On a recent trip abroad with my family, we decided to stop in Provence to enjoy another side of the fabulous French people. Rather than take in the normal Provencal cities, we gravitated to a small hillside town above the hustle and bustle of Nice. St. Paul de Vence sits towering on a hillside beckoning you to visit. Built in the middle ages, St. Paul officially became a town in 1388. It became a strong hold of the French Riviera with its fortified walls that surrounded the town. It is in fact the oldest medieval town on the Riviera.
What impressed me about the little town, is the integrity to its historical roots is manicured nicely to the modern shops and art galleries. We did not find the tacky tourist souvenirs that one might find in some of the other towns. There were no products on the street, just nicely displayed windows. Doors opened so you could wander in and out of the stores with ease. The shop owners were kind and helpful. All the products in the stores were local and unique to the region of France. You did not have to worry about a retailer getting their goods from a third world country. The souvenirs were truly worth taking away from of St. Paul.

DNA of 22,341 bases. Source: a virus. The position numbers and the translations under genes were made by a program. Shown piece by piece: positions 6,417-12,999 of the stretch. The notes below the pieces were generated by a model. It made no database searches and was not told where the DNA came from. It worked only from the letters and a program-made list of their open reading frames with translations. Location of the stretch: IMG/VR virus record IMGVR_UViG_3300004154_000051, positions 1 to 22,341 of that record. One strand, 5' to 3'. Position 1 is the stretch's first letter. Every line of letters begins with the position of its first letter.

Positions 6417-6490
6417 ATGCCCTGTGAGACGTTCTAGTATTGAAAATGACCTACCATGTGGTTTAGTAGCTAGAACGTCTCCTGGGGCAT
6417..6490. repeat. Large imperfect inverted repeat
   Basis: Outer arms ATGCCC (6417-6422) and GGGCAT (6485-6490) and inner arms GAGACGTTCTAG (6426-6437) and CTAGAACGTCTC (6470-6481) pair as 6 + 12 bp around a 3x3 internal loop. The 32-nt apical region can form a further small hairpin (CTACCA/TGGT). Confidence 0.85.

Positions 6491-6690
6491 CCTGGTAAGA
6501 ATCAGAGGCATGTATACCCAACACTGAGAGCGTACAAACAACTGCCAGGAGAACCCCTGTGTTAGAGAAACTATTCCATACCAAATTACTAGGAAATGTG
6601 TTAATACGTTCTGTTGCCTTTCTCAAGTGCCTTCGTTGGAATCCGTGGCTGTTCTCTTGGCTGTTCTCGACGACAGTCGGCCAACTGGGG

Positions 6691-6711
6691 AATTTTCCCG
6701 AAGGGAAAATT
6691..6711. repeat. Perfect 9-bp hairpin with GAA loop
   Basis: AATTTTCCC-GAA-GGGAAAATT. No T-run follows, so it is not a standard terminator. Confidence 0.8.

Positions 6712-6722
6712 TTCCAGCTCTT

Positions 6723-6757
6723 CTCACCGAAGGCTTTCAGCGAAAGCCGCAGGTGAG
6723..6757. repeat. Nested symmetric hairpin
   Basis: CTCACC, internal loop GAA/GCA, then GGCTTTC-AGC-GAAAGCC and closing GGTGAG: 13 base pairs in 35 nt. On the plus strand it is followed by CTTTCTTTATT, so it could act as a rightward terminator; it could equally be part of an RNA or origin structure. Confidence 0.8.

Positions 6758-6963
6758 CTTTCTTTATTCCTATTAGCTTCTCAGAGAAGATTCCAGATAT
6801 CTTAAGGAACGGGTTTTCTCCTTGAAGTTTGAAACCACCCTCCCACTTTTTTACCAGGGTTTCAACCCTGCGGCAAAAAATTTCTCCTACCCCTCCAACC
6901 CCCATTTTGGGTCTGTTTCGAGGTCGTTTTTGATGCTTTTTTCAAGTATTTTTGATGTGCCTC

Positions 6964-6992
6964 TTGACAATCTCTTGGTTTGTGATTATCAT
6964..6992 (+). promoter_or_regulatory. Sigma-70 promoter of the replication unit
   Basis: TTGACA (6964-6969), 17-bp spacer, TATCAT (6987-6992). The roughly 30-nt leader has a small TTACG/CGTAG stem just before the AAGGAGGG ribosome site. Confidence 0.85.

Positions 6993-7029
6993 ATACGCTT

I bought local jams, salts, and mustard that I would not have found here in the United States. I also bought lavender sachets tied up in the local Provencal cloth of the region. We did not have time to sit down and have a proper meal at a restaurant, but the smells emanating from the brasseries were divine! We did, however, find an ice cream store opened where we were able to enjoy the street life and cool weather. St. Paul de Vence is a must if you ever make it to the South of France!